WL 326973 (Ky.App. 2005) (2003-CA-001021-MR), where this proposition was
As a result of Newton's failure to answer the garnishment
order and failure to defend his inaction at the hearing, the
trial court found him in contempt of court and sanctioned
him the full amount of the judgment that had been
entered against Joseph Compton. Contrary to Newton's
characterization on appeal, the trial court did not enter a
default judgment against him. It found him in contempt
of court and sanctioned him for his failure to answer and
respond to court orders. Such a sanction was entirely
within the court's power. See White v. Sullivan, 667
S.W.2d 385, 387 (Ky.App. 1983) (holding that
circumstances of the case and defendant's misconduct
warranted a fine payable to the aggrieved party).
The availability of this sanction stems from the inherent discretionary power of the
The purpose of civil contempt authority is to provide
courts with a means for enforcing their judgments and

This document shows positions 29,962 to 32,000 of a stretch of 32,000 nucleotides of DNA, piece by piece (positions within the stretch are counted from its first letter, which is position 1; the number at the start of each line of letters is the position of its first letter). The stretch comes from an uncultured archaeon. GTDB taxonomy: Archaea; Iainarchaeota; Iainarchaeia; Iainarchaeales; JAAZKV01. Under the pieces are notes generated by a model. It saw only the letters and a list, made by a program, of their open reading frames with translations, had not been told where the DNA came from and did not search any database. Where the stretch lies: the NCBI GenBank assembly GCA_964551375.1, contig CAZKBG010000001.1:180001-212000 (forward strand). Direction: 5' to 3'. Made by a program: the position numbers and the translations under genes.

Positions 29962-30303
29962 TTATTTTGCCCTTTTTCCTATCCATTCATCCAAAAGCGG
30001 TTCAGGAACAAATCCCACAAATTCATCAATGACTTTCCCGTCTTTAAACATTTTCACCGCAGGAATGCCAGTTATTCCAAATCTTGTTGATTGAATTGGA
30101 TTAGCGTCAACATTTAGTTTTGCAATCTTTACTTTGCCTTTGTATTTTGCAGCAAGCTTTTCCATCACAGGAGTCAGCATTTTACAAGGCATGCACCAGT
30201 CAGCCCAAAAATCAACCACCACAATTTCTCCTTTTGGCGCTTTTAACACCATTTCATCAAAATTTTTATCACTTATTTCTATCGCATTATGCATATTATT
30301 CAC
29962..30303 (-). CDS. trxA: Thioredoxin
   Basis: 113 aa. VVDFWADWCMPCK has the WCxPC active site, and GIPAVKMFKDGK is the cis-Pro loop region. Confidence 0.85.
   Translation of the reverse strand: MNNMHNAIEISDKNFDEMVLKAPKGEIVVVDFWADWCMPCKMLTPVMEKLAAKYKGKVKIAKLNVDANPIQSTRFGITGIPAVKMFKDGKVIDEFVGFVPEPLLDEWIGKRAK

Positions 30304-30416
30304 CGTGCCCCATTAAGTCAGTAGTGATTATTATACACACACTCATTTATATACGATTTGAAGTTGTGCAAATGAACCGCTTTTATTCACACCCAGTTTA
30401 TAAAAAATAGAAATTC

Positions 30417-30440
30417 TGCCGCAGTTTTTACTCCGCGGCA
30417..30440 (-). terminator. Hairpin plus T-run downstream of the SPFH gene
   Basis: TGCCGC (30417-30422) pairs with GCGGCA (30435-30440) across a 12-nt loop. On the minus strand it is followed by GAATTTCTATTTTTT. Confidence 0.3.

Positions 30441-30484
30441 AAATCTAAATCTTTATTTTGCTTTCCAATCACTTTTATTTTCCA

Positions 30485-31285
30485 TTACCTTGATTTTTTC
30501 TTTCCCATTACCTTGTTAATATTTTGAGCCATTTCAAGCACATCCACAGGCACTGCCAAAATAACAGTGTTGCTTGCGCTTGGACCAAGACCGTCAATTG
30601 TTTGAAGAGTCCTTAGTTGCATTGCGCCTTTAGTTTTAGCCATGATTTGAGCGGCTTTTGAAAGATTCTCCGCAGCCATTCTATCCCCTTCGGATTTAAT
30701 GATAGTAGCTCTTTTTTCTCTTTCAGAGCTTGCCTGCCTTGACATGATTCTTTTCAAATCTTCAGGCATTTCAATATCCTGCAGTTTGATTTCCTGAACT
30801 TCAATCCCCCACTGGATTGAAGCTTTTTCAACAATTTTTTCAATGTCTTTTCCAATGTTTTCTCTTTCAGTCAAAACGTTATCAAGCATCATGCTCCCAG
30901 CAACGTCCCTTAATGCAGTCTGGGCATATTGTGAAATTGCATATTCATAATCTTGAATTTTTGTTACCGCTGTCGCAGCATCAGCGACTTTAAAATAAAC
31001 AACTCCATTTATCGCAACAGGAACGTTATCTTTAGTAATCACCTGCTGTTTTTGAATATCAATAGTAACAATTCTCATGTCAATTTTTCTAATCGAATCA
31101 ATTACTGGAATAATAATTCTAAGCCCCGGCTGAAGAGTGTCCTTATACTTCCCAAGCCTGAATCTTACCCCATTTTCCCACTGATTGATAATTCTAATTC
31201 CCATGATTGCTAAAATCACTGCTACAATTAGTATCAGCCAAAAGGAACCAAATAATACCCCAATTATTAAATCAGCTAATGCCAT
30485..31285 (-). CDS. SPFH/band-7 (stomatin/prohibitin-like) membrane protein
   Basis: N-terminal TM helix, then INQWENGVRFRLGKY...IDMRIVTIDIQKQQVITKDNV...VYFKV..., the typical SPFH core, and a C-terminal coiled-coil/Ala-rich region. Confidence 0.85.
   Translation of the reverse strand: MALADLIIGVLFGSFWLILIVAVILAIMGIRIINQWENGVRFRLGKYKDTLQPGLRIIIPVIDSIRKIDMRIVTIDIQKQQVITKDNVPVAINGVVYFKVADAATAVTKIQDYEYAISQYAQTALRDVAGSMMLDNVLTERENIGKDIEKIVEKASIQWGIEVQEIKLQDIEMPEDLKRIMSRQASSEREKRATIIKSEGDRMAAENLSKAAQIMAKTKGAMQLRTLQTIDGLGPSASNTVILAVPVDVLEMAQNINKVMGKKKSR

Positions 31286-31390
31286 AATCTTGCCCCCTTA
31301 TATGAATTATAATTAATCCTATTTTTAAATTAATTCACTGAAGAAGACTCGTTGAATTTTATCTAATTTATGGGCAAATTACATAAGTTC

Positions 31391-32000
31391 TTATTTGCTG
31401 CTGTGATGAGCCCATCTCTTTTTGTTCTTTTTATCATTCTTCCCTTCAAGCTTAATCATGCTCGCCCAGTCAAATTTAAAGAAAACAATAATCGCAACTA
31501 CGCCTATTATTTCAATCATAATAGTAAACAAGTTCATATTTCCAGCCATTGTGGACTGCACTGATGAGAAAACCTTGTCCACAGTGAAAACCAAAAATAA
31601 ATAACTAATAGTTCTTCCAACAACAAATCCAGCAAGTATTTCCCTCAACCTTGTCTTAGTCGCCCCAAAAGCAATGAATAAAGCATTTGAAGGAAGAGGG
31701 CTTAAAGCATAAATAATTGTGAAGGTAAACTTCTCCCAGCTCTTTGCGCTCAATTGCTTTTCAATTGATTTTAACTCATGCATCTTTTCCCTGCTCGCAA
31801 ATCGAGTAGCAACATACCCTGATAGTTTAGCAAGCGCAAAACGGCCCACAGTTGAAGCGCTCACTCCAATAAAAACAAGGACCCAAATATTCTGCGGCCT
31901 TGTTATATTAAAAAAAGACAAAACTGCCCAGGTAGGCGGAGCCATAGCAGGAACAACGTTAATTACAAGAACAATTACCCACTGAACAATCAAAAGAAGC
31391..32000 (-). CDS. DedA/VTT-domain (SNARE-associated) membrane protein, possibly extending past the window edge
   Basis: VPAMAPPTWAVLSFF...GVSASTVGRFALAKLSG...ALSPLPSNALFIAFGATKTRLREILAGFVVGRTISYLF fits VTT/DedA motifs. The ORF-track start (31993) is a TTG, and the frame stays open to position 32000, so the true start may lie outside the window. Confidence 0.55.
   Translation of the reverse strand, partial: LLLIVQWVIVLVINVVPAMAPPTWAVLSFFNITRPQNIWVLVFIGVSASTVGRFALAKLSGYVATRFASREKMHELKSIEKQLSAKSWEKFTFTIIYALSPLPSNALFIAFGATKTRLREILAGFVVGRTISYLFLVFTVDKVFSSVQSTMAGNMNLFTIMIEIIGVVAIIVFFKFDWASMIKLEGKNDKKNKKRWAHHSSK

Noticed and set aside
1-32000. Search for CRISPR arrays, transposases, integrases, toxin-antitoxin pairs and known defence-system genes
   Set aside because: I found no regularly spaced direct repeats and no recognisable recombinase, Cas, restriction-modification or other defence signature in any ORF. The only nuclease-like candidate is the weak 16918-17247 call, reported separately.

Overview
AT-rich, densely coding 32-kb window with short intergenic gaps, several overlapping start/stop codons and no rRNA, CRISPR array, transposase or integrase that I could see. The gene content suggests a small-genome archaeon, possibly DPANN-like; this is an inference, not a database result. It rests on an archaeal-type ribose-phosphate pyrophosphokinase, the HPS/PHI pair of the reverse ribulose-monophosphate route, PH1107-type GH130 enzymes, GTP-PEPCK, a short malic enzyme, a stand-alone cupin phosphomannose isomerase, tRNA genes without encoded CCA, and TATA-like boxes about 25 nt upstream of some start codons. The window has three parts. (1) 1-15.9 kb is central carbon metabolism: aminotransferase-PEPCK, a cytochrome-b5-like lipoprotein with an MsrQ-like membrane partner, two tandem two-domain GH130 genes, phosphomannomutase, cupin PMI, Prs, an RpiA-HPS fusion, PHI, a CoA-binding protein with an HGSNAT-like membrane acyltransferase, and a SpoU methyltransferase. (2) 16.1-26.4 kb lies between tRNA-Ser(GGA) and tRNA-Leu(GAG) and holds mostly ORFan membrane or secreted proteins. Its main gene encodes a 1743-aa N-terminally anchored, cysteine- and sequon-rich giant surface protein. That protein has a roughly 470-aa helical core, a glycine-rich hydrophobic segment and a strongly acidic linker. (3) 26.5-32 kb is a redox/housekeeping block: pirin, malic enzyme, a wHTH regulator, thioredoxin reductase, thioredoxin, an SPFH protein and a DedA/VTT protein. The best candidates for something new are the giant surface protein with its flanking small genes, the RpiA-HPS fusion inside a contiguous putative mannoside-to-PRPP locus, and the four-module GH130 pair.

orders, and trial courts have almost unlimited discretion
in applying this power.
Smith v. City of Loyall, 702 S.W.2d 838, 838-839 (Ky.App. 1986).
Such a sanction, while certainly available, is not mandatory. In the
case before us, the trial court weighed the equities, balancing Direct Express’s
failure to respond to the garnishment order or the contempt motion, against Instant
Auto’s apparent inaction for over seven years, and concluded that the penalty,
which included a rate of interest assessed at over 25%, was simply too harsh. The
trial court’s determination was neither arbitrary, unreasonable nor unfair, nor was
the trial court bound by any legal principles to uphold the original sanction.
Instant Auto next argues that the relief granted by the trial court was
not properly requested or authorized under the applicable civil rules. Instant Auto
points out that in its CR 60.02 motion, Direct Express alleged fraud affecting the
proceedings (but provided no evidence for this), that the judgment was void for
insufficiency of service (which the trial court rejected) and finally, that the
judgment was due to a palpable error resulting in manifest injustice. Although the
trial court did not grant relief on any of these grounds, Instant Auto did file an